The Republicans are having trouble reaching consensus on a plan to replace the Affordable Care Act (ACA), and the Democrats understandably are not inclined to help. Searching for areas of agreement at this point seems like a waste of legislators’ valuable time. Perhaps a more productive approach would be for each member of Congress to ask, “What do I want so much that I would be willing to accept something I really loathe in exchange?” Here are two suggestions.

Fee-For-Service Medicare Versus Medicare Advantage

What Speaker of the House Paul Ryan (R-WI) and some other congressional Republicans presumably want for Medicare is premium support—a system in which traditional fee-for-service (FFS) Medicare is treated as just another health plan that competes on a leveled playing field with Medicare Advantage plans. Democrats seemingly would like for the Medicare program to be placed on firm financial footing, rather than dealing with annual Trustees’ reports announcing the wavering date when the trust funds will be exhausted. Both sides know that the simplest way to provide a sound financial foundation for the Medicare program, although not the most efficient, is to raise payroll taxes for Part A (possibly adding a means-tested out-of-pocket premium) and increase income taxes and premiums for Parts B and D.

Republicans like the privately administered Medicare Advantage health plans and loathe tax increases. Democrats love the traditional government-administered FFS Medicare plan but probably have noticed that FFS Medicare is bleeding market share to Medicare Advantage plans. As part of the trade, astute Democrats might propose a change in the Medicare entitlement legislation such as tiered cost sharing and reference pricing that cannot be overridden by Medigap coverage that would give traditional FFS Medicare more flexibility to compete with Medicare Advantage plans. The question is whether both sides love or loathe premium support more than they love or loathe tax and premium increases. Proposing such a tradeoff would force them to decide.

Tax Deductibility Versus Premium Assistance

The second issue is premium assistance. The federal government currently provides billions of dollars in premium assistance—to the wealthy. Ryan and some other congressional Republicans presumably want to limit or even eliminate the tax deductibility of health insurance premiums, especially for wealthy people.

Let’s lay aside the irony that in this case it’s the Republicans—the party that usually is blamed for favoring the rich and despising tax increases—who are trying to raise taxes on the wealthy. The Democrats say they want to ensure that there are adequate subsidies for low-income people to have meaningful health insurance. When the government favors some goods and services over others by allowing them to be purchased with pre-tax dollars it’s called a tax expenditure. The tax deductibility of health insurance premiums is the largest tax expenditure in the federal budget—more than $216 billion in 2016. The deduction is inflationary and worth nothing or next to nothing for poor people. It’s welfare for the well-to-do.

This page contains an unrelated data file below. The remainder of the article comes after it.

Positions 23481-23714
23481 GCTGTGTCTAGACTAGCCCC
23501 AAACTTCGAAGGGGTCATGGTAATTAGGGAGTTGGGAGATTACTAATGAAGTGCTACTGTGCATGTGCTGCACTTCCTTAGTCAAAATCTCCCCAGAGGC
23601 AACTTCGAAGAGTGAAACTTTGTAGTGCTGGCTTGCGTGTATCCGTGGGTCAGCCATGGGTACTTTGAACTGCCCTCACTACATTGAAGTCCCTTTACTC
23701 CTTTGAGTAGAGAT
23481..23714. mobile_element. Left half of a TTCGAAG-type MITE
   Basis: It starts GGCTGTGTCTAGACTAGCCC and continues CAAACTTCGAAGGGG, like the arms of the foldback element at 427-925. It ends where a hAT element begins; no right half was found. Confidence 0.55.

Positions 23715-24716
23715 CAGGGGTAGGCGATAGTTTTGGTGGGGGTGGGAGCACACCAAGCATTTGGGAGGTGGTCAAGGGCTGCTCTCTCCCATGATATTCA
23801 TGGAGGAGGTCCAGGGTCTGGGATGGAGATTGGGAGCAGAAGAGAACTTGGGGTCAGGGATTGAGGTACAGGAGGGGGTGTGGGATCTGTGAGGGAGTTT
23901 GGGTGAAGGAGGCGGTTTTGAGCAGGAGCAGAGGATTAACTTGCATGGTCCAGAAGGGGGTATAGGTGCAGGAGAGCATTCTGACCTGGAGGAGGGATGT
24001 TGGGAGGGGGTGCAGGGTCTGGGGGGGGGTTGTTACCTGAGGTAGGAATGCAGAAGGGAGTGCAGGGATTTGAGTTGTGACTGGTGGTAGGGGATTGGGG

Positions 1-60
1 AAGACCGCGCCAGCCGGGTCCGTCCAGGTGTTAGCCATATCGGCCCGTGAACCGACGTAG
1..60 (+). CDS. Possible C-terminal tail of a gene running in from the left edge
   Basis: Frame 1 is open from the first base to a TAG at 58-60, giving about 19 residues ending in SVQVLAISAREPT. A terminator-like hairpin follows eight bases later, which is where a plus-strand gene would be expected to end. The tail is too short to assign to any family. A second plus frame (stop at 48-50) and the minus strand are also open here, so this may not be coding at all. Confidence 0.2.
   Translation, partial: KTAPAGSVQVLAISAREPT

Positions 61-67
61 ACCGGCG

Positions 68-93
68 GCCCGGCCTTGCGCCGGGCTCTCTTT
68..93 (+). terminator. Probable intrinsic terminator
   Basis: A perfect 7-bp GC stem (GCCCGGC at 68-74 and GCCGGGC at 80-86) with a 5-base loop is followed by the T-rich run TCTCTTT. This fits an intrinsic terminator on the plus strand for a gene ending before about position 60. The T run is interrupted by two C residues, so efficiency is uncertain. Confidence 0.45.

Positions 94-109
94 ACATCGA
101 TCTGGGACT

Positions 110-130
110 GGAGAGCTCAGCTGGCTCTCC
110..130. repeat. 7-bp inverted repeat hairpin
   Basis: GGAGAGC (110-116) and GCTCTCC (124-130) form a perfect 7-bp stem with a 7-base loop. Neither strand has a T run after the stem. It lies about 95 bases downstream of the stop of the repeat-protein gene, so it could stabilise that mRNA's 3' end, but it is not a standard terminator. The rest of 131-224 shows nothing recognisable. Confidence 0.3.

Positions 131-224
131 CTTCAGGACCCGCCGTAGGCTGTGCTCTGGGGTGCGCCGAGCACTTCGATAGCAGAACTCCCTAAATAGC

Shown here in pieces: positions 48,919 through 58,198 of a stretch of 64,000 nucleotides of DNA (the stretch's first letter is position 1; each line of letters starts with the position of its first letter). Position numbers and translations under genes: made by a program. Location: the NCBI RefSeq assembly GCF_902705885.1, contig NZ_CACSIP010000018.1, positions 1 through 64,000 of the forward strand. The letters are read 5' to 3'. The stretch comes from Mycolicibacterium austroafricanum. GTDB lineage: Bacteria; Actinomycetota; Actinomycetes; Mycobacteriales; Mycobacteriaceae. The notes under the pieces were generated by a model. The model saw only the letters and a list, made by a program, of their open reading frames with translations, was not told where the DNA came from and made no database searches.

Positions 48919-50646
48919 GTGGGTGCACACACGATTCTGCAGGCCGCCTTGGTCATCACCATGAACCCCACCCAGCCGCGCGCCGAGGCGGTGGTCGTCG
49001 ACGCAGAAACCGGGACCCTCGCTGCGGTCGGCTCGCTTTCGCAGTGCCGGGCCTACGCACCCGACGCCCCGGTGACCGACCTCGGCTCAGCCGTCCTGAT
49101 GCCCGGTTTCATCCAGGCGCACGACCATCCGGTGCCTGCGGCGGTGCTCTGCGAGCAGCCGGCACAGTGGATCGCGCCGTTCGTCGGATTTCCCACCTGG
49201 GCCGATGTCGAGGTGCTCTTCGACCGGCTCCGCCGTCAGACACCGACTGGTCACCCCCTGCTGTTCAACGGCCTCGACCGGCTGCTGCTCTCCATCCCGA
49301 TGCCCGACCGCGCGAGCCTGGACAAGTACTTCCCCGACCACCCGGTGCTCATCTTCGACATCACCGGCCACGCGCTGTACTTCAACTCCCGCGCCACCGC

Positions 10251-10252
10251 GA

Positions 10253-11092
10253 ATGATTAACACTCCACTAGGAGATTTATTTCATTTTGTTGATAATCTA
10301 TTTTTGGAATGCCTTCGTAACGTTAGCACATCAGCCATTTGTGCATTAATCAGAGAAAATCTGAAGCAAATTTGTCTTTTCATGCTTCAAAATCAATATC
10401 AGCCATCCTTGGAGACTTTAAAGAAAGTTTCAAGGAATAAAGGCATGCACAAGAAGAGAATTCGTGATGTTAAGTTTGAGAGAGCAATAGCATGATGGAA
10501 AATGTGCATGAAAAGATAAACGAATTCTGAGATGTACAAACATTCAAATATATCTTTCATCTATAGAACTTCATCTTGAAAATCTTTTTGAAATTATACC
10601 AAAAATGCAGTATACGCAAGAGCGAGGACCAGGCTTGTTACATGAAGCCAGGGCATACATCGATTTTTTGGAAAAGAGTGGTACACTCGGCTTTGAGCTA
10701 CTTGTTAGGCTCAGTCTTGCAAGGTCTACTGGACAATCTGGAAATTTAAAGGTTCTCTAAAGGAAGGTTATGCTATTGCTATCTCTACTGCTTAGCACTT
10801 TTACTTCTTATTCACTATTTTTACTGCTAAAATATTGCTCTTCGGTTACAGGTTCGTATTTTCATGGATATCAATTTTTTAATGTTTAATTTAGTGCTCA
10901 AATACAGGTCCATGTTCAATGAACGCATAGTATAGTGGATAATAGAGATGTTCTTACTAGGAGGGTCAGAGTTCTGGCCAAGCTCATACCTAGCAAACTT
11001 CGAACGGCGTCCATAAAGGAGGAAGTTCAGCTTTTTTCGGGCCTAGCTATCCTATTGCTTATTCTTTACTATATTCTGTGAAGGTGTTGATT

The Democrats have been in a tight spot on this one ever since then presidential candidate Barack Obama vilified John McCain (R-AZ) for proposing a limit on the tax deductibility of premiums during the 2008 campaign, but they now could score a twofer by helping the Republicans get rid of the regressive deduction on the condition that the resulting tax revenue is used to provide premium subsidies to people who really need them—primarily young, healthy, poor, working people who the Republicans could characterize as self-employed entrepreneurs. As part of the deal, the Republicans could negotiate more flexibility on ACA regulations they blame for making premiums more expensive, such as “essential” benefits and less restrictive rate bands on premiums.

Waiting for Democrats and Republicans to find something they agree on and can take credit for is a reliable way of assuring that nothing good ever happens. And if there’s one lesson the Republicans should learn from the ACA, it is that forcing major legislation through on a strictly partisan vote is disastrous. Things inevitably will go wrong, and when they do, the other side will be of no help. Instead of seeking common ground, both sides should mull over things they really loathe (and for which they could blame the other side) but could accept in exchange for things they really love (and for which they could take credit).